Tax Commissioner Chris Jordan has declared war on local firms trying to emulate the practices of multinationals such as Google and move their profit centres offshore.
Warning that the corporate tax base was "under threat", he said local firms were starting to think that if foreign firms can route their profits through locations such as Ireland, they could, too.
"Australian companies are not stupid," he told Parliament's public accounts committee on Wednesday. "They can see what is happening as a result of these international companies taking profit out of the country. They are thinking: 'What functions can we move offshore, what functions can we disconnect and have third-party providers fulfil to put the profit in a low-tax jurisdiction and receive an exempt dividend coming back into the system?'"
Mr Jordan told the committee: "Companies are putting these structures in place and asserting they have tax compliance
"That might be their assertion, but we are going to test every single aspect of those structures. We will want to know whether what purports to happen actually happens on the ground.
"It is one thing to put in place a fancy structure, but it is another to have it tested five years later, because by their nature these schemes are quite, sort of, artificial.
"Firms in Australia deal with customers in Australia and not in Ireland, for example."
Ireland is the location used by Google to house the subsidiary it says sells advertising to customers in Australia. Documents filed by US congressional investigators show Apple products made in China are resold to Apple retailers in Australia after an Irish subsidiary takes "paper" ownership in transit, collecting the profits.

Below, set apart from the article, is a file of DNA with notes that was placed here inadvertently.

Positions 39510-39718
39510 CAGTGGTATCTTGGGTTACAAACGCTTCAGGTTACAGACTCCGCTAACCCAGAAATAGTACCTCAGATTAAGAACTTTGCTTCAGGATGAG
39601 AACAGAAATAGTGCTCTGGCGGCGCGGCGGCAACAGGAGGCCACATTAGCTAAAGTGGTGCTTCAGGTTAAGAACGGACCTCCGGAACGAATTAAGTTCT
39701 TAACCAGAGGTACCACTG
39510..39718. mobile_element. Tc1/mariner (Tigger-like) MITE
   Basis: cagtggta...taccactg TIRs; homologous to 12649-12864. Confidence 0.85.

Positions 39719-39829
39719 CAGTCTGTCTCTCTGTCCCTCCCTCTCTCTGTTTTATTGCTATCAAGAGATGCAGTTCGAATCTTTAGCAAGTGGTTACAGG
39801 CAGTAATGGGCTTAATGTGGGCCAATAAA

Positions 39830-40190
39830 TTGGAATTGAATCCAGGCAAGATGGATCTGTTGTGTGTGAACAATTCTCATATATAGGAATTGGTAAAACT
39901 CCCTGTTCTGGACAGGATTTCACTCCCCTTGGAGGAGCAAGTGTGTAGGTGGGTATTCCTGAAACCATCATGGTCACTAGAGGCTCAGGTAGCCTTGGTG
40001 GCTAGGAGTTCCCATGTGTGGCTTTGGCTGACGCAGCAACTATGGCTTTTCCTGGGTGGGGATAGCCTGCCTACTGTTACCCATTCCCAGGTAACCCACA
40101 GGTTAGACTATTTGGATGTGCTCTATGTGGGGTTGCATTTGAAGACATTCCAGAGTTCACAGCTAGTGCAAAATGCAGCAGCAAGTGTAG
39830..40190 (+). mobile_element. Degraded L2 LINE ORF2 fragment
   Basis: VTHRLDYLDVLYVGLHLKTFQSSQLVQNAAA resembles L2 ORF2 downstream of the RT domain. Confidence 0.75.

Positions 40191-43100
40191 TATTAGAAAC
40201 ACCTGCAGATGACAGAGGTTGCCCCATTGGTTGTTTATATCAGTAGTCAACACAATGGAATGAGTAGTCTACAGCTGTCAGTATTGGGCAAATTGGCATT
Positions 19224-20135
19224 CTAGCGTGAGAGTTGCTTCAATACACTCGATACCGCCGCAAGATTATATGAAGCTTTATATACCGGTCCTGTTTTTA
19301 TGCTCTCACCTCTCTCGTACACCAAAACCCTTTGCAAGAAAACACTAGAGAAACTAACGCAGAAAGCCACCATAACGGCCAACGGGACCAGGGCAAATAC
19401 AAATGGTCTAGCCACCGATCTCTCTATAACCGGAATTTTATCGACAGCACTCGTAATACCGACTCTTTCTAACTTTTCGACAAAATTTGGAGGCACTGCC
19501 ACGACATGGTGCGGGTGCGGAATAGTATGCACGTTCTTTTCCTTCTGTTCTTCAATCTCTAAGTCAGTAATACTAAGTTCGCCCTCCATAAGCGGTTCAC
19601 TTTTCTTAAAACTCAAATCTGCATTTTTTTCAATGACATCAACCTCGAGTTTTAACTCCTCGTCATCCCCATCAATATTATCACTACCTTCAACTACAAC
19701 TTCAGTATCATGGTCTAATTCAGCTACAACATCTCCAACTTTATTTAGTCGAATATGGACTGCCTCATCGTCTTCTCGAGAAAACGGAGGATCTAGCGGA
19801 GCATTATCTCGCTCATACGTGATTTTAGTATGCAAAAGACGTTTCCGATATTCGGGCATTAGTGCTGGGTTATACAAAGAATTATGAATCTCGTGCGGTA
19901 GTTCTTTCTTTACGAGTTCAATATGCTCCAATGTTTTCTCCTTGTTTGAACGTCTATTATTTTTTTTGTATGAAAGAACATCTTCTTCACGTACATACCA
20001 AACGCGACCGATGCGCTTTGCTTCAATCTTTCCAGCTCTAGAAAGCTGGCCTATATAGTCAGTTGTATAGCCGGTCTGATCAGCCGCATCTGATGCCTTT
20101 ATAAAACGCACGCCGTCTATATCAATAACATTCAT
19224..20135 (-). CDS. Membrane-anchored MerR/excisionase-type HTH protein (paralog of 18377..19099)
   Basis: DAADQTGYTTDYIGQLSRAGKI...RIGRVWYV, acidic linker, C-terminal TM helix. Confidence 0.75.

"We will be taking a leadership role internationally in addressing the problem, but we need to also look at how changes can be made here," Mr Jordan told the committee. "The corporate tax base is under threat. What's happening is unacceptable to the community, the government, and to regulators.
"It is the first time in all my career in tax I have seen an alignment of interests saying these practices are unacceptable and we need to do something about them."
A former policeman who worked as an adviser to Coalition leader John Howard in opposition during the 1980s, Mr Jordan was appointed to head the Tax Office in January from a private sector role at accounting firm KPMG.
Asked whether the laws able to be deployed against private equity firms taking capital gains out of Australia were tough enough, he said the general anti-avoidance provisions had proved to be "not necessarily as effective as they could have been".
"I am not only talking about private equity here, but there is a problem in the interaction between our rules for countries with which we have treaties and our rules about tax havens," he said.